A first look at the Fantasy Age Bestiary

The Bestiary for Fantasy Age has been released in pdf now, and it really was about time. When the game came out last year it was the most demanded addition to the rulebook, which only provided ten or so sample creatures to show what their stat blocks look like. Which is really not much as a basis to easily get an introduction in how to effectively make new monsters for your campaign. Now a dedicated monster book has finally arrived.

GRR6004_450_1024x1024The big downside that immediately stands out is that there are only about 60 creatures in the book and the majority of them are pretty generic stuff that you find in every D&D Monster Manual 1. On the other hand, every creature has a full double page of description, which is more than I’ve ever seen in any other monster book. The description consists of a basic summary of the creature, usually a few paragraphs on making special customized versions of them, and three plot hooks as ideas how the creature can be used in play. This is something that I very much approve of. Unfortunately most of the creatures are not really interesting at all and so it all ends up being pretty uninspiring.

In Fantasy Age all the special abilities of a creature are in its stat block and usually it’s not too many of them to get too confusing. Often just four or five, with the creature’s natural armor and the ability to see in the dark being one item each. Most abilities are stunts which the creature can activate when it rolls two same numbers on its attack roll of 3d6 (if I recall correctly). Which in many cases makes a lot more sense than having them be special actions that are done instead of an attack and is one of the big features of the rules system. The downside is that the creatures have almost entirely only abilities for combat. That’s a bit too much needlessly imitating D&D in my opinion.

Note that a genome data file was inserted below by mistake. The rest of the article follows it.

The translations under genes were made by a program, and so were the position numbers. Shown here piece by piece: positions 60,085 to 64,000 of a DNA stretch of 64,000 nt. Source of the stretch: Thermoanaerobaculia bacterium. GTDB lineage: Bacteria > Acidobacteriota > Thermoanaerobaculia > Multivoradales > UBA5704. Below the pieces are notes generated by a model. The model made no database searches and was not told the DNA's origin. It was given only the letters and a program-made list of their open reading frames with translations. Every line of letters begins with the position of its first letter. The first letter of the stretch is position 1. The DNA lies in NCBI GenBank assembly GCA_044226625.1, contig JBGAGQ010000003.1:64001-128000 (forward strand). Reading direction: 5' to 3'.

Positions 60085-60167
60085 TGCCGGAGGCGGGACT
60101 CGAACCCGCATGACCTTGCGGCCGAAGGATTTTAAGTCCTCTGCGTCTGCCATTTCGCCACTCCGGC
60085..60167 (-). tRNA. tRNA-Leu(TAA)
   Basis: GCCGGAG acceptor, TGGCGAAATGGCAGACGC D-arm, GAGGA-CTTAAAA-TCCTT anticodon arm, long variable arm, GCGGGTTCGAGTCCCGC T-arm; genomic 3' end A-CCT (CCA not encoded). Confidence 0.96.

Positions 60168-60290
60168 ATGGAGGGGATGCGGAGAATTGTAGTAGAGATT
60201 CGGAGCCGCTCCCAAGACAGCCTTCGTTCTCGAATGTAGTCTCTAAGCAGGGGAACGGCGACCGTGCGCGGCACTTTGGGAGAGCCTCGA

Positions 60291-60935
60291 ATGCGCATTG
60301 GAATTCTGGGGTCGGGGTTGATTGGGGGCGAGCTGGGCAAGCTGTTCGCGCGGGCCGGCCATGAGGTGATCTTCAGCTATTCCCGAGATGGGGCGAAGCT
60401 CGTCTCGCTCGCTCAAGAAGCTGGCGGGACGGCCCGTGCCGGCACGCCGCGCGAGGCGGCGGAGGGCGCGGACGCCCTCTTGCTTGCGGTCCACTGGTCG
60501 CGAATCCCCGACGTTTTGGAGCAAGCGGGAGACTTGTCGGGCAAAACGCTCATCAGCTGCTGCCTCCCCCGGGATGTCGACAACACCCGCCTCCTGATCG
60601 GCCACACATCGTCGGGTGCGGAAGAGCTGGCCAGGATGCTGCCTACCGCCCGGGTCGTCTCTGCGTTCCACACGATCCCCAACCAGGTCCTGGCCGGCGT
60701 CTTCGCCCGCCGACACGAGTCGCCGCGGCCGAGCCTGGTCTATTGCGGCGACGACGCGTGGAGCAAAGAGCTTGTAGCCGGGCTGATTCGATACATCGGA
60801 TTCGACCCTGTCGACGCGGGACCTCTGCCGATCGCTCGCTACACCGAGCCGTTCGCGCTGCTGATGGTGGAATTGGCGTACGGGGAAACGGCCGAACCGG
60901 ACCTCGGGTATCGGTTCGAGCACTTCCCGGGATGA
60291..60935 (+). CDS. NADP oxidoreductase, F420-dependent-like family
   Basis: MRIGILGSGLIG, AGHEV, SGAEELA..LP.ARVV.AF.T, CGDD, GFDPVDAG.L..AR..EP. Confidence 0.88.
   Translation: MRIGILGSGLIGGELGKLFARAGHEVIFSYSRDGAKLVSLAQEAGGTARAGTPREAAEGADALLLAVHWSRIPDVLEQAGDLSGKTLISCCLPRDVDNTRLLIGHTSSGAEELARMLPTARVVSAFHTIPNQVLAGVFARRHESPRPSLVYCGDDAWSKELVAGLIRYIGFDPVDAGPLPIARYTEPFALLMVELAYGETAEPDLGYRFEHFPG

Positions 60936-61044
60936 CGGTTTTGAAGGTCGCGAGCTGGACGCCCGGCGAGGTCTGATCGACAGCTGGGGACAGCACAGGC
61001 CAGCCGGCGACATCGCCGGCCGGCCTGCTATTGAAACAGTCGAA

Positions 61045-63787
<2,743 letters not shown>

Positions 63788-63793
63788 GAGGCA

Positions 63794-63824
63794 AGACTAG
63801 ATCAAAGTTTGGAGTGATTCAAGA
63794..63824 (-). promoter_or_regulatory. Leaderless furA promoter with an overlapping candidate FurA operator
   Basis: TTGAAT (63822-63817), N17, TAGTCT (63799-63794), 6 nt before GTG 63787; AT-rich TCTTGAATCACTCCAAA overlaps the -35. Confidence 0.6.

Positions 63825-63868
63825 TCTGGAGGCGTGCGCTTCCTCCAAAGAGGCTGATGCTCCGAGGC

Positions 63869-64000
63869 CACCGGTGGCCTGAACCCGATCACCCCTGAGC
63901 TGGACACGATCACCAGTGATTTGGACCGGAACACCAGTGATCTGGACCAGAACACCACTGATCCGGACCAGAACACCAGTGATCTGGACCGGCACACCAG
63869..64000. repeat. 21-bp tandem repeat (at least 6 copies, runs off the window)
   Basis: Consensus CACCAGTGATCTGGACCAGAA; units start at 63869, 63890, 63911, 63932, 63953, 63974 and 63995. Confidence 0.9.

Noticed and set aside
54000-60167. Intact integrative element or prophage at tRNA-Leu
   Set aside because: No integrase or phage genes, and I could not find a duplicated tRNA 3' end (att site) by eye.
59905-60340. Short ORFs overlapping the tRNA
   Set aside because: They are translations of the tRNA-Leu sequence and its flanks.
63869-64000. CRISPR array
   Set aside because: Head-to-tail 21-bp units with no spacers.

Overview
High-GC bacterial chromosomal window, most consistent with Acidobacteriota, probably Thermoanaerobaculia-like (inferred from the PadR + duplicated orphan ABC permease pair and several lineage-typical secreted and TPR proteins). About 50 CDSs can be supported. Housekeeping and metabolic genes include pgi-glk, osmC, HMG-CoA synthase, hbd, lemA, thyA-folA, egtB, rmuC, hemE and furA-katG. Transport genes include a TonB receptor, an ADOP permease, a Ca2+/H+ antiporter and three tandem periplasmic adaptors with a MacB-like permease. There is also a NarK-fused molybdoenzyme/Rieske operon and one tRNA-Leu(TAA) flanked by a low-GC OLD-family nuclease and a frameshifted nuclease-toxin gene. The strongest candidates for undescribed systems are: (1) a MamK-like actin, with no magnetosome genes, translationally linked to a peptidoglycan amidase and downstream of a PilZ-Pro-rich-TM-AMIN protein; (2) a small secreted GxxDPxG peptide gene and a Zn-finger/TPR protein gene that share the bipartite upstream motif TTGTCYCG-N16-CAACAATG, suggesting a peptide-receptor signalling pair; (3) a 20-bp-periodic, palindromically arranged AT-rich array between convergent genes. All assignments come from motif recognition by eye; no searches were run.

All in all, the Fantasy Age Bestiary seems like a book that is both necessary and unsatisfying. And like the rulebook itself it seems to be overpriced. There are so much better and bigger monster books out there which are much cheaper or even free and 15€ seems to be really too much. If you’re a huge fan of Fantasy Age and desperately waiting for a monster book to help running your campaign then this book seems like a necessary purchase. But if you’re looking for new monsters and inspirations for any other kind of campaign I very much recommend against it.

Licensing options coming for AGE system?

According to comments made by Jack Norris and Chris Pramas on various forums, Green Ronin publishing is having plans to introduce a license next year that will allow others to release material for the Fantasy Age system with their official permission. The intention is to use something similar to the licensing options for Savage Worlds, which after a quick lookover seem very similar to those offered for Numenera. The approach is quite different to the d20 OGL in that it requires each product released under them to make it very clear that it is an extension to the official game, something you are explicitly forbidden to do for Dungeons & Dragons 3rd edition. They also don’t allow you to replicate the entire rules in either unaltered or modified form. You can create new rules and even have them override regular rules of the standard rules system, but either way there is no legal way to make a stand alone product.

How the lincenses for Fantasy Age will look specifically we’ll have to see once they are publically announced. But I already consider this very good news. Fantasy Age really feels like a system that is perfectly suited to be released to the crowds and modified and adapted to a wide variety of creative ideas. People have criticized the Basic Rulebook for being a bit too generic and lightweight, which is not entirely unjustified. But as a basic rules system to expand upon it really seems quite perfect. Having it be just the bare bones actually seems beneficial for that purpose, as adaptations for specific genres and settings mostly only have to add new rules instead of removing or overriding existing ones, which would be a lot easier to manage and less confusing for readers.